Muscat: Parts of Oman can expect single-digit temperatures at night, as winter has officially hit the country.
December 23 is officially known as the first day of winter across the six GCC nations, and several parts of Oman are currently lingering around the two-digit mark, with a few areas in the country having previously registered single-digit minimum temperatures over the past
Temperature readings from the meteorological department at the Public Authority for Civil Aviation showed that the town of Saiq recorded a temperature of eight degrees, while both Ibri and Nizwa were at 11 degrees. In addition, Ibra, Haima and Buraimi (all 13ºC), and Rustaq (15ºC) also experienced cold nights.
Sur’s minimum temperature was found to be 16ºC, with the average night-time temperature in Muscat being 17ºC. The temperature in both Sohar in the Batinah Governorate, and Khasab, in the country’s northern governorate of Musandam, was 18ºC.
The Masirah Islands recorded temperatures of 19ºC, with Salalah being the only major city with a recorded temperature of above 20 degrees. The capital of the Dhofar Governorate has a night-time temperature of 21ºC.
Citizens and residents in the country have been asked to stay safe from the cold, because of the effects it could have on one’s health. Children are particularly vulnerable, and the Save the Children Foundation has tips on how to keep young ones safe.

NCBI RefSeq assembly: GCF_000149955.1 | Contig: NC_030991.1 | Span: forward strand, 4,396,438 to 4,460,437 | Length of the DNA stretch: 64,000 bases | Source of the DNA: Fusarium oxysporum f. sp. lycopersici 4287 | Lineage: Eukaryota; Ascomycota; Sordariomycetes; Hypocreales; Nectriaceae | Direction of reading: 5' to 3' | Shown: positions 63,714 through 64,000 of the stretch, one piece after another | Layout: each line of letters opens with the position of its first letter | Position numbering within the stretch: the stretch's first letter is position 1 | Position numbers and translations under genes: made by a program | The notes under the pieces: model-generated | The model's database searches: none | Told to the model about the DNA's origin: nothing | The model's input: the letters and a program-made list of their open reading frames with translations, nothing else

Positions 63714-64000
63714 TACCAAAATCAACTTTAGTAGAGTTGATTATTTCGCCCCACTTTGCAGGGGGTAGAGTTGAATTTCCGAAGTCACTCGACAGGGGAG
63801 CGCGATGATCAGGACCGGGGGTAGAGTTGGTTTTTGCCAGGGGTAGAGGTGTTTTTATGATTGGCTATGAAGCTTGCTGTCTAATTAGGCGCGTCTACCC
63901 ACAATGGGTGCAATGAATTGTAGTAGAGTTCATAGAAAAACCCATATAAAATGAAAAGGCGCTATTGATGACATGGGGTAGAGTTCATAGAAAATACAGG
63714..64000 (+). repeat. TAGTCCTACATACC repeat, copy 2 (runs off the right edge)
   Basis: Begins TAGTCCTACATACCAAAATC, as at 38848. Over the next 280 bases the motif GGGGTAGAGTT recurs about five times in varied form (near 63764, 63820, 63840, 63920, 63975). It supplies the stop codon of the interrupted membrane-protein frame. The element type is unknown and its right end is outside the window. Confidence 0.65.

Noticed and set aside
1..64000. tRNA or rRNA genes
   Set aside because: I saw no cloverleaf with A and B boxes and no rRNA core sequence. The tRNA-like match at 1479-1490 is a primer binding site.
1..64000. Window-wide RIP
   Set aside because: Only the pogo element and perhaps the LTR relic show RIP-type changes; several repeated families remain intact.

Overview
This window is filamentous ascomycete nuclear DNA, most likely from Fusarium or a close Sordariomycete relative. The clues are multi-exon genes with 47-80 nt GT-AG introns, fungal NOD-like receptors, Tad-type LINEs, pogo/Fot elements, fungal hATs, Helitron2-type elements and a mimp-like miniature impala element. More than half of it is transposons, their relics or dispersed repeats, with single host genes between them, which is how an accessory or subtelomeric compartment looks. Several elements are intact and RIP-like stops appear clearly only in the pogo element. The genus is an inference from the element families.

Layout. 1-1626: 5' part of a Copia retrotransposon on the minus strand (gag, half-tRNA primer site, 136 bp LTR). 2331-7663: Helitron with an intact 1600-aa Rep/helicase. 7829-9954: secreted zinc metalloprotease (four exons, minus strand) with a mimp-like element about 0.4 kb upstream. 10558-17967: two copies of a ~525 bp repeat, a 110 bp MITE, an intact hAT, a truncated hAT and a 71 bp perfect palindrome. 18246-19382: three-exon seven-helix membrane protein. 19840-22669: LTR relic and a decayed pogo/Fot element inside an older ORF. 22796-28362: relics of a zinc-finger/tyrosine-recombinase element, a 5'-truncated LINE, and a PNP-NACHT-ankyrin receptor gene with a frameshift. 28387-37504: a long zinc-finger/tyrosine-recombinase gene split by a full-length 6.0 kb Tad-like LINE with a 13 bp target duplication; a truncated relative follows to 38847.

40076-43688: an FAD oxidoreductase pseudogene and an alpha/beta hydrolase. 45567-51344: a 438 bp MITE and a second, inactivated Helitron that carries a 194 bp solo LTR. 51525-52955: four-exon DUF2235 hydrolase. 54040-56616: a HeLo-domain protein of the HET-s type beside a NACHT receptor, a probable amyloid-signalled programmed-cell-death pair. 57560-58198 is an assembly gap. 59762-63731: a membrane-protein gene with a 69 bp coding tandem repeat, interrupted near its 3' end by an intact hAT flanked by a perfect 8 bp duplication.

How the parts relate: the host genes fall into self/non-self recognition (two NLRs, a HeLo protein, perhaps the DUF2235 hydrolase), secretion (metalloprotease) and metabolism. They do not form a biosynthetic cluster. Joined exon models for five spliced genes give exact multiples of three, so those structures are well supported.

“Dress babies and young children in one more layer than an adult would wear,” said an advisory from the organisation. “Beware of clothing hazards. Scarves and hood strings can strangle smaller children so use other clothing to keep them warm. Before kids head outside, tell them to come inside if they get wet or if they’re cold. Then, keep watching them and checking in. They may want to continue playing outside even if they are wet or cold.”
The American Heart Association has also asked people to stay active during the winter, when there may be a tendency for people to remain indoors.
“There’s no reason to take a break from physical activity when the temperature drops. In fact, exercising in cooler weather has some distinct advantages over working out in warmer weather,” the organisation advised. “Winter’s chill might even make you feel awake and invigorated. You may be able to work out longer in the cold weather—which means you can burn even more calories.”
“Exercise boosts your immunity during the cold and flu season. Just a few minutes a day can help prevent simple bacterial and viral infections,” added their advisory.” Don’t forget to drink water when exercising in cooler weather. Thirst isn’t the best indicator that you need to drink.”
Those who have older people living with them are also requested to take adequate precautions, according to the UK’s National Health Service (NHS).
“Cold weather can affect anyone, but you are most vulnerable if you’re 65 or older, you’re on a low income, you have a long-term health condition, such as heart, lung or kidney disease, you’re disabled, you’re pregnant, you have young children (newborn to school age) or you have a mental health condition,” they said. “If you’re not very mobile, are 65 or over, or have a health condition, such as heart or lung disease, heat your home to at least 18ºC.
The NHS added, “Keep your bedroom at 18ºC all night if you can – and keep the bedroom window closed during the day; you may prefer your living room to be slightly warmer than 18ºC. To reduce the risk of sudden infant death syndrome (SIDS), babies should sleep in rooms heated to between 16ºC and 20ºC.”